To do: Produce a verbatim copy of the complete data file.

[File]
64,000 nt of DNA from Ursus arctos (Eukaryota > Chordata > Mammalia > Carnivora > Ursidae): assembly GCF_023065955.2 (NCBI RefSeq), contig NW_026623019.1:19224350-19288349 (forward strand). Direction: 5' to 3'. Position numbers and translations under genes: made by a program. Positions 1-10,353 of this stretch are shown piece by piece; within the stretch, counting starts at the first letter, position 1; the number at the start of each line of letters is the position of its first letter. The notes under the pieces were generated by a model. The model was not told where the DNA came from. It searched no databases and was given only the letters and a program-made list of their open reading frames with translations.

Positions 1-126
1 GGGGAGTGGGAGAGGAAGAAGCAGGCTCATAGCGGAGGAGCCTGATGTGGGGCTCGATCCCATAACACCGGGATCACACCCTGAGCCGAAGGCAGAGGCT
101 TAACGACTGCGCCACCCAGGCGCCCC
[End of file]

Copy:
64,000 nt of DNA from Ursus arctos (Eukaryota > Chordata > Mammalia > Carnivora > Ursidae): assembly GCF_023065955.2 (NCBI RefSeq), contig NW_026623019.1:19224350-19288349 (forward strand). Direction: 5' to 3'. Position numbers and translations under genes: made by a program. Positions 1-10,353 of this stretch are shown piece by piece; within the stretch, counting starts at the first letter, position 1; the number at the start of each line of letters is the position of its first letter. The notes under the pieces were generated by a model. The model was not told where the DNA came from. It searched no databases and was given only the letters and a program-made list of their open reading frames with translations.

Positions 1-126
1 GGGGAGTGGGAGAGGAAGAAGCAGGCTCATAGCGGAGGAGCCTGATGTGGGGCTCGATCCCATAACACCGGGATCACACCCTGAGCCGAAGGCAGAGGCT
101 TAACGACTGCGCCACCCAGGCGCCCC